Is the EPA Really This Gullible?
A feather-duster attached to a space heater covertly submitted by GAO investigators as a “Room Air Cleaner” had an “Energy Star” designation approved by the EPA
Issa and Barrasso Ask EPA to Account for Outrageous “Energy Star” Approvals; Ask How EPA Will Catch Fraud in a Carbon Offset Program
WASHINGTON D.C. – House Oversight and Government Reform Committee Ranking Member Darrell Issa and Senate Environment and Public Works, Subcommittee on Oversight Ranking Member John Barrasso today asked Environmental Protection Agency (EPA) Administrator Lisa Jackson to account for outrageous failings of the Energy Star Program discovered by the Government Accountability Office (GAO).
“The GAO found that the Environmental Protection Agency (EPA) administered Energy Star program was extremely vulnerable to fraud and abuse,” the lawmakers wrote to Jackson. “EPA’s apparent failure with a program designed to reduce energy consumption and greenhouse gas emissions is alarming and it has put multiple millions of taxpayer dollars in serious jeopardy. Moreover, it calls into question EPA’s ability to take on the larger responsibility of overseeing the integrity of future greenhouse gas reduction efforts.”
“If EPA can be punked with a space heater and feather duster, how does it expect to police carbon-offsets under cap-and-trade?” asked Rep. Issa. “Expanding EPA’s responsibilities under cap-and-trade will lead to massive fraud, kill American jobs, and devastate our economy.”
According to Senator Barrasso, “Once again, independent federal watchdogs have discovered more waste and abuse at the EPA. The recent GAO report makes the Energy Star Program seem like an Energy Fraud Program. If the EPA can’t effectively manage the Energy Star Program, how will the agency be able to successfully implement a complicated cap and trade program? Our letter today calls upon the EPA to clearly explain its inability to protect American taxpayer dollars. We need more jobs in this country – not more government waste and inefficient bureaucracies.”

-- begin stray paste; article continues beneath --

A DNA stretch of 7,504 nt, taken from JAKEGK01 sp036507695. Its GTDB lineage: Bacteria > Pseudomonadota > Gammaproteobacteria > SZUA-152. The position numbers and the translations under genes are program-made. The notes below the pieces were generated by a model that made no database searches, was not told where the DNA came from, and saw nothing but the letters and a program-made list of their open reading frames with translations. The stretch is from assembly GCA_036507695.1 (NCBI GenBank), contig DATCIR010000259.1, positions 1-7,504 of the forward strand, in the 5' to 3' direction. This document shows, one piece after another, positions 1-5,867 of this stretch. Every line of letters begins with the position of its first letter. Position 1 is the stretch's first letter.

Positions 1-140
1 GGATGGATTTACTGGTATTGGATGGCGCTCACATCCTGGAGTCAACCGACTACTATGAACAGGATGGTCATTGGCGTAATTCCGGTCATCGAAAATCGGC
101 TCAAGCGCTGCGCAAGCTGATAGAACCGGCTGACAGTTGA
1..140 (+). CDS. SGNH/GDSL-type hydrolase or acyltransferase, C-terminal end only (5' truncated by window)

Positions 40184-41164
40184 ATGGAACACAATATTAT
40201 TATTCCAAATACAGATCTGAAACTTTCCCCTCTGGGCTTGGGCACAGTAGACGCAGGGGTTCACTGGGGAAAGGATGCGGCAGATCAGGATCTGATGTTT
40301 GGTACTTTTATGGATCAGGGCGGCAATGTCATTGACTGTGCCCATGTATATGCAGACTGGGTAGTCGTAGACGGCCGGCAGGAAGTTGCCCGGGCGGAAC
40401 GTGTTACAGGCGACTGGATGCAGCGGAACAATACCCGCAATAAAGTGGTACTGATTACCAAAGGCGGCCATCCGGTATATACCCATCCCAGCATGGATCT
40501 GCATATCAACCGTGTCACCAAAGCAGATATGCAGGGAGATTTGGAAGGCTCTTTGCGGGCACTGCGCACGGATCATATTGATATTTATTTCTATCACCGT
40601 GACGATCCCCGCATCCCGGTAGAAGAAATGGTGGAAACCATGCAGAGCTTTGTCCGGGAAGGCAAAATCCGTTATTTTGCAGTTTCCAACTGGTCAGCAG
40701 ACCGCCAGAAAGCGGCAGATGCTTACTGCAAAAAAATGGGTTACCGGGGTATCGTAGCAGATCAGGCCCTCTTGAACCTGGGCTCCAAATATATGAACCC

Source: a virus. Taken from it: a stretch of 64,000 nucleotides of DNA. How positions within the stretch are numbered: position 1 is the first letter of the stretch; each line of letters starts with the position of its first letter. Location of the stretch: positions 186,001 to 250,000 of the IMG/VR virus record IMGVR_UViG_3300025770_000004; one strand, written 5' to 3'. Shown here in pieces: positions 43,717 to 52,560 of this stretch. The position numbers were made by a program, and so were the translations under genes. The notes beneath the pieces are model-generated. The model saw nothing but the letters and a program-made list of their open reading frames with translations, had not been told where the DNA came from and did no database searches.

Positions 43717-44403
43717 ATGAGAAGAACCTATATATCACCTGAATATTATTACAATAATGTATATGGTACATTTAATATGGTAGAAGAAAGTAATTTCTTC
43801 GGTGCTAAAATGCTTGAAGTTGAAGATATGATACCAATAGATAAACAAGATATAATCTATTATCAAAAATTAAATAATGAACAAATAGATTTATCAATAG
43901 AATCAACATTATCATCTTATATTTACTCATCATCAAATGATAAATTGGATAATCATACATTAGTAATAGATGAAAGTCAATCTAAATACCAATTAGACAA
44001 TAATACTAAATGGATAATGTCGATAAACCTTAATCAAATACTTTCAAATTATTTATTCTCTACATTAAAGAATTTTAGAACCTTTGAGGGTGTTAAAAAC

The Energy Star program was introduced by the U.S. Environmental Protection Agency in 1992, under the authority of the Clean Air Act, as a voluntary labeling program designed to promote energy efficient computers and monitors. Through expansions the label is now found on over 60 product categories including residential heating, ventilation, and cooling (HVAC) equipment, major appliances, office equipment, lighting, home electronics, new homes, and commercial and industrial buildings, with a reported energy-efficiency savings of up to 10 to 25 percent over the minimum federal standards. GAO tested the program for susceptibility to fraud by submitting qualified product information (QPI) forms and efficiency information via the Online Product Submittal (OPS) tool for 20 bogus products. Of the products submitted, 15 (including the “Air Room Cleaner”) were approved, 2 were denied Energy Star qualification, and 3 products were voluntarily removed by GAO because it had not received an official qualification determination by the time our investigation was completed.